Container lines are facing a challenge during the rest of this year from overcapacity and slower demand growth.

Analyst Alphaliner said momentum has turned negative after carriers enjoyed higher freight rates in the first six months.

But average spot numbers have now fallen 16% from their January peak, according to the Shanghai Containerized Freight Index.

"The capacity pressure is most apparent on the Asia-Europe routes, where freight rates have fallen by over 30% from their peaks early this year as carriers are struggling to rein in the capacity increase which is 6% higher, compared to a year ago," Alphaliner said.

Carriers are trying to mitigate the capacity increase through a series of blank sailings in July and August, but these moves have so far failed to reverse the rate slump, it added.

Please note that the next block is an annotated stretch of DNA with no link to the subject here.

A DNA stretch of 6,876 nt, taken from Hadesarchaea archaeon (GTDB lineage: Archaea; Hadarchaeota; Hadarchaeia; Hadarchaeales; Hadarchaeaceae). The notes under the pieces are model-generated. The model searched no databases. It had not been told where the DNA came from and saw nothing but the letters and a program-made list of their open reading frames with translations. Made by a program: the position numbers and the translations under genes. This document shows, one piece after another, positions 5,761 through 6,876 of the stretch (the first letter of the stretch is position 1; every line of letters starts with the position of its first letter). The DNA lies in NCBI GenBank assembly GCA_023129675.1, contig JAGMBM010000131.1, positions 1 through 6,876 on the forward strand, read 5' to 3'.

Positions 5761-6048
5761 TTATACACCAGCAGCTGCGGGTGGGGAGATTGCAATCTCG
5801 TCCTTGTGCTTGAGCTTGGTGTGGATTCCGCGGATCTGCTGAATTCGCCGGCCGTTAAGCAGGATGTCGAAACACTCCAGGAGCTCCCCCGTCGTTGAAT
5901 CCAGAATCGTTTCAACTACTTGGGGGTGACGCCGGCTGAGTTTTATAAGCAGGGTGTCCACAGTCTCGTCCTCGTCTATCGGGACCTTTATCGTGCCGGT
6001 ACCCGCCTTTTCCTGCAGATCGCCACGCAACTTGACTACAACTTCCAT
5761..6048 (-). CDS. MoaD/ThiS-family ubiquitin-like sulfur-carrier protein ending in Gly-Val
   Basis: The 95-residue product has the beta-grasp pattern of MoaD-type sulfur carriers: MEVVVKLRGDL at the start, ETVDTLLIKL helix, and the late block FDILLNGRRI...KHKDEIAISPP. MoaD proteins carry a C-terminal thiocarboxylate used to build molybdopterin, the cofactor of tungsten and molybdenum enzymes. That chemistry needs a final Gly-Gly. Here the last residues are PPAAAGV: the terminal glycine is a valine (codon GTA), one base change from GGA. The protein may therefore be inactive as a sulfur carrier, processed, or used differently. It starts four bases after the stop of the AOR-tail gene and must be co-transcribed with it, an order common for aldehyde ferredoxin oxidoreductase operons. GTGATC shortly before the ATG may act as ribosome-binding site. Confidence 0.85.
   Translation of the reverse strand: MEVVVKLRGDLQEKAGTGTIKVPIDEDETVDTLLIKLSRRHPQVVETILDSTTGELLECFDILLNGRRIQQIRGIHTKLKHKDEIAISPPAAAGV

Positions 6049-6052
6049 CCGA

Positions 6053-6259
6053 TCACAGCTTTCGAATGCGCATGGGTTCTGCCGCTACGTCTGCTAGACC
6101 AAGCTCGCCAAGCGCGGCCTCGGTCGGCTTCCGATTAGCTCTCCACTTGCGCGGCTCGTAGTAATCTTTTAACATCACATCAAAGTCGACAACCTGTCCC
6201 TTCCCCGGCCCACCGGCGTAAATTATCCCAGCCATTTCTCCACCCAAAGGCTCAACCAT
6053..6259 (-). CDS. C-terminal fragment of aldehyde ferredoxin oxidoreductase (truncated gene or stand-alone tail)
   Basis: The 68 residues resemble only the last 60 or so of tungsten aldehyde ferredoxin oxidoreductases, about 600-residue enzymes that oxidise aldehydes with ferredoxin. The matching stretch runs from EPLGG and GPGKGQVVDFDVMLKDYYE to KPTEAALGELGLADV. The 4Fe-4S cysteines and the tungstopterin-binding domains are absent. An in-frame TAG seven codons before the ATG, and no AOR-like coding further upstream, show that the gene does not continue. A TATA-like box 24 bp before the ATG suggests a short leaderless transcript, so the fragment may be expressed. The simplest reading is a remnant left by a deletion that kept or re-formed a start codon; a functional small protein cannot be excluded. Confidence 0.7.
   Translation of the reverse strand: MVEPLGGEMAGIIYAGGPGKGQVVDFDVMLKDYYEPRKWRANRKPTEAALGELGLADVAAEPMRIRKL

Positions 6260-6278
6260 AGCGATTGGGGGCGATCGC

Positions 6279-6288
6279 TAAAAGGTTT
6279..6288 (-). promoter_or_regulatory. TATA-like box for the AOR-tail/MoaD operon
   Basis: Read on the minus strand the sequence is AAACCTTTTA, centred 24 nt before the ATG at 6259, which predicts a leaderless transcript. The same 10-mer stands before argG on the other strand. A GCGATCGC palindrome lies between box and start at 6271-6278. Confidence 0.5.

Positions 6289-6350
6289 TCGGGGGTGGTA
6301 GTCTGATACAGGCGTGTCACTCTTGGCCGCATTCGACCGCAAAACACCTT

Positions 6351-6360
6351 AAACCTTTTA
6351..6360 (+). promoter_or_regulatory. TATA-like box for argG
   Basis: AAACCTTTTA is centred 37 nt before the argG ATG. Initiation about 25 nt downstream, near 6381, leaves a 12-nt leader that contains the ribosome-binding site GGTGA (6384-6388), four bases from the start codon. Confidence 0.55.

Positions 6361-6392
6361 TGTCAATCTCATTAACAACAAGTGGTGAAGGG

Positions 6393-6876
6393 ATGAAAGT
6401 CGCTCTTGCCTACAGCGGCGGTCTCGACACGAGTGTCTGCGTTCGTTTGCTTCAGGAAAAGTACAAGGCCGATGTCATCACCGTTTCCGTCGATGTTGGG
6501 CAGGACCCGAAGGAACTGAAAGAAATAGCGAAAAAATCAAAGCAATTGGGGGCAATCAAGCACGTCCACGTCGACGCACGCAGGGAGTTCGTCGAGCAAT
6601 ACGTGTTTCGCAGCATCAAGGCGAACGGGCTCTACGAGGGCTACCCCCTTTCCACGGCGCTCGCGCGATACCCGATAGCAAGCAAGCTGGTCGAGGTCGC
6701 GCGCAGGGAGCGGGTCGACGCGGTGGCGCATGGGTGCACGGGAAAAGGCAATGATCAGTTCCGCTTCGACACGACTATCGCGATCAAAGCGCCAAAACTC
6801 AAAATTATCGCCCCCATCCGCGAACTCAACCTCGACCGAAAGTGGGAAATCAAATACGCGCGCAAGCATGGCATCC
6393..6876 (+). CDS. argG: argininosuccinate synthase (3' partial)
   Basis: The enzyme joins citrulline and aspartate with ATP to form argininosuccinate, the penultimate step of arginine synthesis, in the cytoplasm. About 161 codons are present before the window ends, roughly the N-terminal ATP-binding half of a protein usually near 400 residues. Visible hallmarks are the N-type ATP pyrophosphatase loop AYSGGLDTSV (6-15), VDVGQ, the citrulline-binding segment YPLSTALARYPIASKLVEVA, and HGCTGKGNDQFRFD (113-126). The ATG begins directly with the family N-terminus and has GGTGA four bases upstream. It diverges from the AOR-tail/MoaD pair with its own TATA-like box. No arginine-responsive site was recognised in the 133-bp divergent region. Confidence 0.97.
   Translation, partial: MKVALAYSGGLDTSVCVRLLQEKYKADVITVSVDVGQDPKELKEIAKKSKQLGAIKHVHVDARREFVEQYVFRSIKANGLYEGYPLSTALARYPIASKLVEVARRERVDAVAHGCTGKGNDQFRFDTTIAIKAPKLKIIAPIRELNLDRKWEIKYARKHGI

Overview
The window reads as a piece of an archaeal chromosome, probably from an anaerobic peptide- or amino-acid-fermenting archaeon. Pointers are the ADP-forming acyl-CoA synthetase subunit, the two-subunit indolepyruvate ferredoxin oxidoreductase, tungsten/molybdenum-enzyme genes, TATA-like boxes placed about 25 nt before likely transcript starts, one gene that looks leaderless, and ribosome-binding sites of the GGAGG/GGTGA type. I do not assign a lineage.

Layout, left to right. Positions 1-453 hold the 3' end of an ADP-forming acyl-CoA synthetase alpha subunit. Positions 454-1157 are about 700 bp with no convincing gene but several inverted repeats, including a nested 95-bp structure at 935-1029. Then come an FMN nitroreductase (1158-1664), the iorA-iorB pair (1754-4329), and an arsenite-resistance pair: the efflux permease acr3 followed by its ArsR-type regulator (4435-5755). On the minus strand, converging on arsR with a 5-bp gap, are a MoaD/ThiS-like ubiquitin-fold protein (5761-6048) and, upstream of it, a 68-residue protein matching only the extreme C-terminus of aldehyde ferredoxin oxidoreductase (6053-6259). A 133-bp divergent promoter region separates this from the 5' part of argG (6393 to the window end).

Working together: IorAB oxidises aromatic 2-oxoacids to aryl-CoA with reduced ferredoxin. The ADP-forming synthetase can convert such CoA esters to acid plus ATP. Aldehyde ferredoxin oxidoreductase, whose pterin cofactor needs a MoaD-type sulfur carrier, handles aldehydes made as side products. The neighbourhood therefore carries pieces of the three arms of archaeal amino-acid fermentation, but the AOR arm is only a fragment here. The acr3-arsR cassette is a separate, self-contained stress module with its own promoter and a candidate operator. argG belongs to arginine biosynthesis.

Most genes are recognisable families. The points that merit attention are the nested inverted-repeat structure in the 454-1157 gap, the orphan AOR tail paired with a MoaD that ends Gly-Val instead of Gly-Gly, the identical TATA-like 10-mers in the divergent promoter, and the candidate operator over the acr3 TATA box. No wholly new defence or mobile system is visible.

Capacity discipline has been more apparent on transpacific routes, but the restraint is about to end with the 2M pairing of Maersk Line and Mediterranean Shipping Co, as well as Zim, to introduce a new Far East-US Gulf string in August.

Fleet growing

The cellular containership fleet reached 22.7 million teu on 1 July, up 3.7%.

Vessel deliveries have added 505,800 teu-worth of newbuildings this year, against 136,900 teu of scrapping and conversions.

"While the rate of fleet capacity growth has decreased from 6.6% in July last year to 3.7% today, slowing demand growth has weighed heavily on the market’s overall performance," Alphaliner said.

A two-tier market has gradually emerged, where larger ships of above 6,000 teu clinched steadily rising rates, while smaller units lost ground.

"The looming IMO 2020 sulphur rule deadline has spurred demand for larger ships to fill sailing gaps caused by tonnage removed from the market to undergo scrubber retrofits," the analyst added.

Any impact from vessel downtime related to scrubbers will, however, be more limited for the smaller sizes, Alphaliner said.